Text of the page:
We are all surrounded by electronic devices like light sources, TVs, fridges, music systems, computers, laptops, smart phones etc. for our daily use and our dependence on these devices is increasing day by day so we want these devices to be safe for our continuous use. Safety and durability of these devices is always under threat from direct or indirect sources. Friction between clouds due to thunderstorms and lightening in the atmosphere giving rise to static electricity cause an electrical charge to build up in the atmosphere particularly on a rainy day.
From the electrical charge build up in the atmosphere user of the electronic system becomes charged with static electricity and inadvertently discharges the same into the open port which may charge the electronic device components. Thus, these charged electronic devices will be vulnerable towards short-circuiting and sparking when switched-on during or shortly after the rain. Recently, during stay at my homeland in Bilaspur (HP), on a rainy day when there was no electric power due to a failure in the nearby transformer, we took all the precautions to save our electronic devices from live or after effects of atmospheric charge not only by switching them off but also by unplugging them from the electric circuitry.
However, when the electric power came back and we switched on power devices, all the tube-lights in our house were short-circuited and their chokes were burnt. I shared this happening with some people in my village and then they told me many such incidents about the burning of LEDs, TVs and fridges in other houses too. For a common man such losses are great worries as they may happen frequently during rains and rains are regular features.
Failure of electronic components
Electronic components have a wide range of failure modes which can be classified in various ways, such as by time or cause. Failures can be caused by excess temperature, excess current or voltage, ionizing radiation, mechanical shock, stress or impact, and many other causes. In semiconductor devices, problems in the device package may cause failures due to contamination, mechanical stress of the device, or open or short circuits. Failures most commonly occur near the beginning and near the ending of the lifetime of the parts.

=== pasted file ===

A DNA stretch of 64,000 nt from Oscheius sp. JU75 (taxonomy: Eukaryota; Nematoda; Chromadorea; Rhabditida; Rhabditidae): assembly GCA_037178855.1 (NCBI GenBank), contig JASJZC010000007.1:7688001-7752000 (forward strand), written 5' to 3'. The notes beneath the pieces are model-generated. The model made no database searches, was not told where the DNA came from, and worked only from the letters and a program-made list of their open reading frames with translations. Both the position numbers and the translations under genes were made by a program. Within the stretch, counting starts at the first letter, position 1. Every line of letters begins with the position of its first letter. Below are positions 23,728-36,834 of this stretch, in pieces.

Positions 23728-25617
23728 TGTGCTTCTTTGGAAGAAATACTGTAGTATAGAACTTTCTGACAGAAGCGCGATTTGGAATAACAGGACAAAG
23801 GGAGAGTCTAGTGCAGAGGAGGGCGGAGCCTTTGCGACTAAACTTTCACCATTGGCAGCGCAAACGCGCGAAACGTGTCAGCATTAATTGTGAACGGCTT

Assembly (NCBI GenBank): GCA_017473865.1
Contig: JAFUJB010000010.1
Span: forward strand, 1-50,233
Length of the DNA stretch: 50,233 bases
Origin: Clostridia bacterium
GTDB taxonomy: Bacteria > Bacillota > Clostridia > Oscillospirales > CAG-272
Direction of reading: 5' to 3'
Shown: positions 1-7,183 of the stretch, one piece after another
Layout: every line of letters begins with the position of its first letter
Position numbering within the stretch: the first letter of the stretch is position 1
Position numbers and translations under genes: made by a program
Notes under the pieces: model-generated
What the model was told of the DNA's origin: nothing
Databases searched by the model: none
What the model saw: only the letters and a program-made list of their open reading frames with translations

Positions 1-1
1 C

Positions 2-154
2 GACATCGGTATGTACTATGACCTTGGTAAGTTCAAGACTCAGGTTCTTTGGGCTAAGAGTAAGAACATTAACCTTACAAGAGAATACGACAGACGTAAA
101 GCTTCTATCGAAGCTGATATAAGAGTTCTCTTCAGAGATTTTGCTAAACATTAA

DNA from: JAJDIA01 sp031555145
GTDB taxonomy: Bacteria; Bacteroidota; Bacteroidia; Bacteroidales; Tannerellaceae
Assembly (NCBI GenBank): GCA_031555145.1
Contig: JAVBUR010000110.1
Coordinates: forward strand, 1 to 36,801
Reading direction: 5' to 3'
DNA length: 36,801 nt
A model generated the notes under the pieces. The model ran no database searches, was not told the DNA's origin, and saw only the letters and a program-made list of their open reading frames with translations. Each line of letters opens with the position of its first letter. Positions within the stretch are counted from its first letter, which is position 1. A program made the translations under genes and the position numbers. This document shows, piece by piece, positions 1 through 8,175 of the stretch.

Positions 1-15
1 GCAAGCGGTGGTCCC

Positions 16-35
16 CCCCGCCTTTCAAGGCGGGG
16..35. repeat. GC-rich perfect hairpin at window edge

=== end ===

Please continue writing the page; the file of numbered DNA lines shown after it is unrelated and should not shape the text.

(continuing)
Electromagnetic pulse occurs in the form of a large burst of electromagnetic radiation
that has the potential to disrupt electricity, radio waves, magnetic fields, Wi-Fi, and most other forms of electric currents we use on a daily basis. It is said that natural activities like solar storms, solar winds, electromagnetic radiations, atmospheric lightening have the capacity to bring all electric infrastructure of earth to a standstill within seconds of these activities taking place on a large scale.
However, there are some manufacturing limitations towards their long life and some precautions towards their operations & use but there are some always possible external causes like occurrence of high voltage in the mains and presence of atmospheric charge having threat towards the safety of electronic devices. Running of high voltage in the mains from transformers to houses or from control panels into the wiring and to switches inside the houses is also due to many reasons and can also be controlled to a large extent.
Charging of open components of an electronic device directly or increase in the circuitry current from transformers (which are generally in the open air) due to atmospheric charge which may be present there during rain due to thunderstorms and lightening in the atmosphere may cause enough damage to valuable electronic devices in the houses. This article discusses the vulnerability of electronic devices to atmospheric charge, their possible protection methods and some precautions.
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